|The Praying Hands - Durer|
a straightforward example of judicial review. Does the public body have legal power to do what it is either doing or proposing to do. Public bodies may only do things for which they have specific authority in law. This is the principle known to lawyers as "vires" (powers) and something which is beyond the powers of the body is referred to as "ultra vires."
"Without prejudice to any powers exercisable apart from this section but subject to the provisions of this Act and any other enactment passed before or after this Act, a local authority shall have power to do any thing (whether or not involving the expenditure, borrowing or lending of money or the acquisition or disposal of any property or rights) which is calculated to facilitate, or is conducive or incidental to, the discharge of any of their functions."
Quite simply, Ouseley J held that the holding of prayers was not calculated to facilitate, or conducive or incidental to, the discharge of any of the Council's functions and was not therefore within the Council's legal powers.
The learned judge dealt also with arguments relating to the Equality Acts 2006 and 2010 and the European Convention on Human Rights Articles 9 and 14. However, he dealt with these on the basis that holding prayers was permitted by section 111. As a post on the UK Human Rights blog says - "Since he found the practice unlawful under the Local Government Act, the arguments under the Equality Act and the Human Rights Act necessarily fell by the wayside, although he gave them careful consideration on the hypothetical basis that prayers were within the purview of Section 111."
This decision raises, albeit indirectly, other questions. For example, if we were to have an entirely secular legal system then the practice of religious oaths would have to be abolished. "Sworn evidence" is taken from witnesses after they have been "sworn" by either a religious oath or an affirmation. The modern law is governed by the Oaths Act 1978. As long ago as 1960, the barrister CGL Du Cann argued against the use of religious oaths in legal proceedings ("Miscarriages of Justice" - pub. Frederick Muller Ltd, 1960 - Chapter 3). Du Cann's book is interesting even if the writing style now appears to be very old-fashioned. Many of the reforms for which he cogently argued have been introduced. Would not a simple affirmation to be truthful - perhaps coupled with a suitable warning against perjury - suffice? Lord Justice Auld certainly thought so in his Review of the Criminal Courts of England and Wales - 2001 - Chapter 11 paras. 190-194. Auld recommended replacement of the witness' oath by a simple promise to tell the truth.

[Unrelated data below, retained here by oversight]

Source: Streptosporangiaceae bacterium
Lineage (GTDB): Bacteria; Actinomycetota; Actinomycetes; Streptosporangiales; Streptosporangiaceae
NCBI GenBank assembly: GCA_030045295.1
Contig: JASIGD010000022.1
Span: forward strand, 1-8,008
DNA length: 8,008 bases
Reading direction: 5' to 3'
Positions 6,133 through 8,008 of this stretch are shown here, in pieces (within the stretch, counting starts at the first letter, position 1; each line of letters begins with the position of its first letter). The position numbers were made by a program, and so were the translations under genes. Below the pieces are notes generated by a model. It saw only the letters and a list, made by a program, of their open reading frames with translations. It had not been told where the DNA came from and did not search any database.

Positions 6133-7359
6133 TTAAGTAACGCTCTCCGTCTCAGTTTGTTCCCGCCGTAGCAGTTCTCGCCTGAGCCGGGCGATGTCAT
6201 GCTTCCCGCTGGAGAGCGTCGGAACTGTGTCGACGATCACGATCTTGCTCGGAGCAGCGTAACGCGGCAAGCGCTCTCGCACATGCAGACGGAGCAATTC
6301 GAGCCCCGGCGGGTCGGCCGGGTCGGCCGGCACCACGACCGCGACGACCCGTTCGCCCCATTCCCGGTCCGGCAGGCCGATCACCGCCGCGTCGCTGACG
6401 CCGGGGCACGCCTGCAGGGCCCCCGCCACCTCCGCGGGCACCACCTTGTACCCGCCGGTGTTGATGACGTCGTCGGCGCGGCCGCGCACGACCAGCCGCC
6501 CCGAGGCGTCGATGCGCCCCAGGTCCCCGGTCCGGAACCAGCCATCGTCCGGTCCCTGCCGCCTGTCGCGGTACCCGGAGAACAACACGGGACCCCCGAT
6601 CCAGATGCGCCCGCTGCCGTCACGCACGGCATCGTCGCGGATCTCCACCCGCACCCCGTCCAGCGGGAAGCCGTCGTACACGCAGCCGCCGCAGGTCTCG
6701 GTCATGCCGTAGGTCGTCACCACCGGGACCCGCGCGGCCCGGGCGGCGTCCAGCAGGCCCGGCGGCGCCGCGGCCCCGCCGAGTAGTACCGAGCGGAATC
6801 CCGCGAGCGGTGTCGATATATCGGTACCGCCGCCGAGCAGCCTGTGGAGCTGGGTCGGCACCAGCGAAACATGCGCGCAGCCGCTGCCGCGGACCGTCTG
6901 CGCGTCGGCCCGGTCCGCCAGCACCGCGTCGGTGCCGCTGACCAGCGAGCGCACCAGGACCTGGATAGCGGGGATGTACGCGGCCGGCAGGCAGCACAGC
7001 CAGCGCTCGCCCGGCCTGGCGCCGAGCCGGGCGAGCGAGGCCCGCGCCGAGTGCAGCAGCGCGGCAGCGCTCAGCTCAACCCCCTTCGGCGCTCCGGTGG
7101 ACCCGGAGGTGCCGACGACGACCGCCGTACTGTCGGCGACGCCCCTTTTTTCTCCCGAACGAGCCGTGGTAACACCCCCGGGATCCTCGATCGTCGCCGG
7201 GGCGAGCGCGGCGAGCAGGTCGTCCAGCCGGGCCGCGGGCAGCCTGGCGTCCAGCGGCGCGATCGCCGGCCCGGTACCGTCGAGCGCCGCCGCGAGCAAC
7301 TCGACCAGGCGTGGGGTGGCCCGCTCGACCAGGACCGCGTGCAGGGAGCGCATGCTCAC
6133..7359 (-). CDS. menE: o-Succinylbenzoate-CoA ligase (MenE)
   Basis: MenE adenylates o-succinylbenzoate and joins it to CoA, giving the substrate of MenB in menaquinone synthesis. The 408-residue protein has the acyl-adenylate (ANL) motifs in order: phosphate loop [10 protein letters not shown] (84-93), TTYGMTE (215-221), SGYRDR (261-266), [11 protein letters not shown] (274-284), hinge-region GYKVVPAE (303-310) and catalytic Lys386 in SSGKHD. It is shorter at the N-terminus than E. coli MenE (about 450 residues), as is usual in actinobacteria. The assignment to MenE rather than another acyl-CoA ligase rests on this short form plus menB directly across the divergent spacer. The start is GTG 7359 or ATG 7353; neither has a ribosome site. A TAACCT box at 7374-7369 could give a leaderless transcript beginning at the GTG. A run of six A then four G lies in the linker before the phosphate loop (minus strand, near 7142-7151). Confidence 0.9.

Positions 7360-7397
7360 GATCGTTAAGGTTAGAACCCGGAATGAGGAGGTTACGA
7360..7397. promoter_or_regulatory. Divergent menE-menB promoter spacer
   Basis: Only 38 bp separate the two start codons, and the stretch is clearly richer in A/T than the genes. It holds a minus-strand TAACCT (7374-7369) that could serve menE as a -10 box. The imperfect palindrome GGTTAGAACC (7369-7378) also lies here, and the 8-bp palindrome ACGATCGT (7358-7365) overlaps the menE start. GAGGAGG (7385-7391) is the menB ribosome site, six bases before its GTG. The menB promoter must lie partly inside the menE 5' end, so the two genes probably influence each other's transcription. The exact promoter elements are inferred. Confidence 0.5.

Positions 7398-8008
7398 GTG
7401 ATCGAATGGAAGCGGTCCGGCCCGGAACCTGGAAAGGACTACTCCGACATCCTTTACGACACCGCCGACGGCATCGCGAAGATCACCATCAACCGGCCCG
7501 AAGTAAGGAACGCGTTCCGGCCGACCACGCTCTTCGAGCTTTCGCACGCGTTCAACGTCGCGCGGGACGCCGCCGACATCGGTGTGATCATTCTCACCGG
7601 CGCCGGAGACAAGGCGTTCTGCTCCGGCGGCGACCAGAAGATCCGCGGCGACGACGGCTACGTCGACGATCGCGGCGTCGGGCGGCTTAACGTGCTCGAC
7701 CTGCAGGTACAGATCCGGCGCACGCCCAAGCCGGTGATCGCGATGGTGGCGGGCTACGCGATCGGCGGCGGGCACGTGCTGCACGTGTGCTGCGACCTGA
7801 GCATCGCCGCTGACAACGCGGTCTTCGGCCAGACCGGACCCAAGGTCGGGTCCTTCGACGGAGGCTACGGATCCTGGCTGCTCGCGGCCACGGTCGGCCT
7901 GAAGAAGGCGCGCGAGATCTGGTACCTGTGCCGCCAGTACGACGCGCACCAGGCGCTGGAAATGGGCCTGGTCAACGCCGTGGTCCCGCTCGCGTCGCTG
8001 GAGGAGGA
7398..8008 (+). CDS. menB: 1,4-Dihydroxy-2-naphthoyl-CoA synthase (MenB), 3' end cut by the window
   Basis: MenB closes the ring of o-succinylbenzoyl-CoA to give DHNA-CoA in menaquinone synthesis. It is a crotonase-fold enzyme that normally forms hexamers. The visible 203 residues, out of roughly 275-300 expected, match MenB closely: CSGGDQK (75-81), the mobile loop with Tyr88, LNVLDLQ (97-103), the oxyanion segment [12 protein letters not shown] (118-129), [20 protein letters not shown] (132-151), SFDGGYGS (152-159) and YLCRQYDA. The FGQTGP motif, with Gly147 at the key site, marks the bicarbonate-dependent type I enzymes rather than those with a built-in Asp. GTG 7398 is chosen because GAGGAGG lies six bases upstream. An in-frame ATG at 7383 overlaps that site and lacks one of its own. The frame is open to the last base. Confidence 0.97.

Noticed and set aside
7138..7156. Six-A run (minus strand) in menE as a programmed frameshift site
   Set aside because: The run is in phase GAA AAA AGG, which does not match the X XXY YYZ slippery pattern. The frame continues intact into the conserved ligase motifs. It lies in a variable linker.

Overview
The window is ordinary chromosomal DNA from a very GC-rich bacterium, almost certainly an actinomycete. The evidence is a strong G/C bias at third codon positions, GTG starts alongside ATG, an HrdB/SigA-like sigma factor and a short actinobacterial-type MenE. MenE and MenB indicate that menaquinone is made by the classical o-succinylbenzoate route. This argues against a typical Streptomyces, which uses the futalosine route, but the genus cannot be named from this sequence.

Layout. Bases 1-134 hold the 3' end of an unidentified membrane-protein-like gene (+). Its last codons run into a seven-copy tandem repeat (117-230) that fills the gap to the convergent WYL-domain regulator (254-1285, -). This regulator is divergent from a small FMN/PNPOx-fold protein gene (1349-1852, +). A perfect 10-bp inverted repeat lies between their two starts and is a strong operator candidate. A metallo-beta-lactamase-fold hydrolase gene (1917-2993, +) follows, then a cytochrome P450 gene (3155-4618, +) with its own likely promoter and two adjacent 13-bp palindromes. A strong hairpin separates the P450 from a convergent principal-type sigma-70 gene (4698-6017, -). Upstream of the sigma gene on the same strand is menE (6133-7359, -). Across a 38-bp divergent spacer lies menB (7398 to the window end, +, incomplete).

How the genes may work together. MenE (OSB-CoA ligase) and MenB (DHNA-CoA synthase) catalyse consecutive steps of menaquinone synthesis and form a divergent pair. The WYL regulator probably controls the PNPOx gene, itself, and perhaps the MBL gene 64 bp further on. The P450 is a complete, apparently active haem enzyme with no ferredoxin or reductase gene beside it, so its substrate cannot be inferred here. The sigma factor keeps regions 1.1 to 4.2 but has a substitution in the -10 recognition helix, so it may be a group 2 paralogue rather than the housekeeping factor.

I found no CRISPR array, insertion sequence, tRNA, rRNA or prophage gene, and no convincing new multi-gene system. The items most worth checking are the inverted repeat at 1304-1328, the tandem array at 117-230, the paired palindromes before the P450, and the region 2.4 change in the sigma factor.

Herald Scotland - "A single oath in court for all, regardless of belief or religion" - 26th December 2011.
Secular Society - "What's wrong with prayers at Council meetings?"
The Lawyer 10th February - "Please can we stop religious oaths in the legal process?"
It is interesting to speculate as to what the position will be when section 1 of the Localism Act 2011 comes into force. This section purports to give local authorities a "general power of competence." However, at this time, I merely note that Eric Pickles (Communities Secretary) has said - "The Localism Act now gives councils a general power of competence - which allows them to undertake any general action that an individual could do unless it is specifically prohibited by law. Logically, this includes prayers before meetings" - see Telegraph 10th February Councils 'should have right to say prayers', says Eric Pickles. Section 1 appears well capable of producing much litigation - we shall have to wait and see.
Addendum 17th February: Bideford Town Council are intending to appeal this decision.
Communities and Local Government Plain English Guide to the Localism Act 2011
Summary of key Localism Act provisions - article by Andrew Lainton
House of Commons - Communities and Local Government Committee - General Powers of Competence - 4th April 2011
Localism Bill and the General Power of Competence - Tim Kerr QC - 11KBW
Tread warily when it comes to the general power - Shaun Jamieson - 6th October 2010
Local Government Information Unit - Ideas from our general power of competence seminar - 18th October 2011